The Takeaway: Black Mesa has the bones to be a really good course but is an unfortunate example of what happens when a course isn't properly maintained. With weeds growing all over in the rough, bunkers, and often in the fairways, there was a point I was questioning why I was even there. The thin turf throughout the course wasn't ideal either. There is no doubt that Black Mesa has one of the most intriguing layouts in the West and is a must-see in New Mexico, but until the conditioning is improved the course won't play as the Top 100 layout Mr. Spann intended and thus not near as enjoyable as it could be. Grade B
Designer: Baxter Spann in 2003
Cost: $62.00 - $67.00; $35.00 twilight ($20 for a cart) Click for current rates
Phone Number: (505) 747-8946
Course Website: Official Website - Visit Black Mesa Golf Club's official website by clicking on the link provided.
Directions: Get here! - 115 State Road 399, Espanola, New Mexico 87532 – UNITED STATES
What to Expect: Black Mesa features some of the most stunning vistas and terrain an inland golf course can enjoy with a setting distant from highways and city lights. The Baxter Spann layout north of Santa Fe is carved in among high desert terrain, rocks, and arroyos which lends to hosting undulated fairways and greens, blind shots, and over 100 bunkers. The links course is void of any trees and thus subject to the crossing winds that can change the way the course plays on a daily basis. Black Mesa is highlighted with an impressive collection of par 3s, unforgettable par 5s, and engaging elevation changes that lead to a variety of enjoyable shots. The biggest letdown by far was the poor conditioning that existed during my visit; fortunately that can always change.
By the Numbers
Individual Hole Analysis
Signature Hole: 16th Hole – 536 Yard Par 5 – The view you'll find on a lot of Black Mesa's marketing material is from the 16th tee that affords an impressive view of the 16th fairway that carves its way naturally between the stark hills framing each side. A pair of bunkers on the right side of the fairway pinch the landing zone to its tightest width, but if they are avoided then a great opportunity presents itself to reach the green in two. The fairway climbs 35 feet enroute to the highly undulated green where if you miss left your ball will quickly tumble down to the native area. You have to find the fairway off the tee for any chance of taking a birdie here, so 3 wood is a good play if your driver hasn't been reliable up to this point in the round.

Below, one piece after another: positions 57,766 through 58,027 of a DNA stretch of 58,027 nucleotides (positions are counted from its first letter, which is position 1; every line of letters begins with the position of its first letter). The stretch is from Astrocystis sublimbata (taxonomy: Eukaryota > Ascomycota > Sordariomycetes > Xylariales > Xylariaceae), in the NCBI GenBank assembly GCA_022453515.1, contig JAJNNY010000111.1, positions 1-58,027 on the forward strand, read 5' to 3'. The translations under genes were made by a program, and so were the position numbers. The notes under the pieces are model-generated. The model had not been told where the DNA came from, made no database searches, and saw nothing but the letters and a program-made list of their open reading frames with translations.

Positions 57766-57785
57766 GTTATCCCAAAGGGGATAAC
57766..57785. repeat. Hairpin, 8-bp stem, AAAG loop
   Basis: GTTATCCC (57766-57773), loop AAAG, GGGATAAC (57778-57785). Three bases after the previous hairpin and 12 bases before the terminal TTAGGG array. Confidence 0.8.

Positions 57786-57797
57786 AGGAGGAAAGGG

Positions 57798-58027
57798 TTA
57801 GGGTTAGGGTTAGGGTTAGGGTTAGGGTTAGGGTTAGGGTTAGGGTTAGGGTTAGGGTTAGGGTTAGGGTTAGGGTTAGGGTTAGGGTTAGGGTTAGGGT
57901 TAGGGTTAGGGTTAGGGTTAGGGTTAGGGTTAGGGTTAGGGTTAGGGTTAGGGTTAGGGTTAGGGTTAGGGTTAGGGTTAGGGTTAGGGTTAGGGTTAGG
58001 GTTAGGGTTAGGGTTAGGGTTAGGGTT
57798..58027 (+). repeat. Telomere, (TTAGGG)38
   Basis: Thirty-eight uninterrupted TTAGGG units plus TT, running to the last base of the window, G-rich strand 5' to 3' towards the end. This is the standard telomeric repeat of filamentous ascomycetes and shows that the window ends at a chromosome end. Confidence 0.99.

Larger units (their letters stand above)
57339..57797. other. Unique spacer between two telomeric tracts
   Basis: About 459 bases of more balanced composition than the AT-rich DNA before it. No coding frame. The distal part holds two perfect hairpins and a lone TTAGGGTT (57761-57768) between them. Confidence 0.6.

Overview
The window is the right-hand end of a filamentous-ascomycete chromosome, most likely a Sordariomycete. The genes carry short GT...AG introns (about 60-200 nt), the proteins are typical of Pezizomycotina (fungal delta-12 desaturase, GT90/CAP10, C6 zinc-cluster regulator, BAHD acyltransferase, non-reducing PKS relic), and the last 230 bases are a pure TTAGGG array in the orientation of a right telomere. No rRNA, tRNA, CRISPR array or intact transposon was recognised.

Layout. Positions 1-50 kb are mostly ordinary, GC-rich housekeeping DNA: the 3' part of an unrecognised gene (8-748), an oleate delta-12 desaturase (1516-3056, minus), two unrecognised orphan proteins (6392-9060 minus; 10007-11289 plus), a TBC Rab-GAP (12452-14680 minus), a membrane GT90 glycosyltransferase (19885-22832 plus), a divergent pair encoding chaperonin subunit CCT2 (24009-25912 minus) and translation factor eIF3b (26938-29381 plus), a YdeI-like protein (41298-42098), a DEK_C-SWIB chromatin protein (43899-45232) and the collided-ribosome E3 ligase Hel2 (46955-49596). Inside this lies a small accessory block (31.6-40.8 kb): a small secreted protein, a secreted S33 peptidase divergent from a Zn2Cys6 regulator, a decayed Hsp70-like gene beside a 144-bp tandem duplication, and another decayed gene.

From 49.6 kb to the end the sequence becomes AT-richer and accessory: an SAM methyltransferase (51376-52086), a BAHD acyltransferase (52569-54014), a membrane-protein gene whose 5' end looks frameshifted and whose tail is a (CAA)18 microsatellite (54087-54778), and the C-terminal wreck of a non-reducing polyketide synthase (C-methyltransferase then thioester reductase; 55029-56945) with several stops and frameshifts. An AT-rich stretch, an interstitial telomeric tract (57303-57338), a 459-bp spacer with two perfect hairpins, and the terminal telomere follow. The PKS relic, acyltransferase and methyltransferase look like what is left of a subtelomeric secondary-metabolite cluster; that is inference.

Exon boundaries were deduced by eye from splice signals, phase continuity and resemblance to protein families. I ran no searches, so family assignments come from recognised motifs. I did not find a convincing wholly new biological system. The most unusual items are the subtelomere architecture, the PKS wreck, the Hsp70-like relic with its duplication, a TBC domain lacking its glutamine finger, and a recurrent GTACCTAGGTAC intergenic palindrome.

Best Par 3: 11th Hole – 172 Yards – Over 20 feet of climb awaits on the 11th that sits in a natural bowl at the base of the surrounding mesas. The putting surface is twice as deep as it is wide so you'll need accuracy more than distance control as you flight your ball back to the pin location. All of the bunkering is short of the green so you are better off to go long if you are between clubs, but beware of the back third of the putting surface that runs away from the player. This is just a solid one-shotter that requires some concentration to conquer.
Best Par 4: 2nd Hole – 404 Yards – The 2nd hole sits naturally between a pair of ridges with an aiming bunker 300 yards straight away. The fairway tilts from right to left so be wary of going too far left and getting an unfortunate bounce towards the native area. The uphill tee shot plays to a raised green that features a sloping edge off the front left while approach shots that sail right of the putting surface have a good opportunity of bounding off the neighboring hill and onto the putting surface.
Best Par 5: 13th Hole – 591 Yards – Players descend nearly 50 feet from the back tee enroute to the green with most of the drop coming on the tee shot. With the bunkers being out of reach for most mortals, this is a time to grip it and rip it with all the length you can handle being afforded straight away. The fairway begins turning left while the fairway tilts away to the right and creates a shotmaking opportunity that avoids the cross bunker 120 yards from the green. The hourglass putting surface is more than three times longer than it is wide and provides for a variety of pin placements to contend with that can seem tough to attack with sand flanking both sides of the green. Reaching this green in two is quite the accomplishment and must be done with an approach coming in from the high left side.
Birdie Time: 7th Hole – 356 Yard Par 4 – The short 7th is a chance to card a birdie before taking on the challenging 8th that awaits. If you are laying up you won't want to hit anything more than 210 yards which will keep you short of the bunkers and set up a wedge or low iron into the green. If you are hitting driver then take aim at the right side of the fairway bunker on the left and swing away. The downhill nature of the shot combined with the firm fairways will tumble shots to the low area shy of the green. From there, a simple pitch to the green that sits horizontal is required. Don't worry about the lack of depth to work with; you have plenty of width and a scoring club in your hand to knock it close with.
Bogey Beware: 17th Hole – 424 Yard Par 4 – Hopefully you aren't weary by the time you reach the 17th hole, but it will require all of your concentration to avoid bogey on. This dogleg left features a partially blind landing area and a fairway that slopes left to right towards a bunker. The approach shot plays to a raised green fronted by a series of three bunkers that must be carried to find the putting surface. Players who can't fly the ball all the way on their second shot will have to settle for laying up to the right and attempting to get up and down.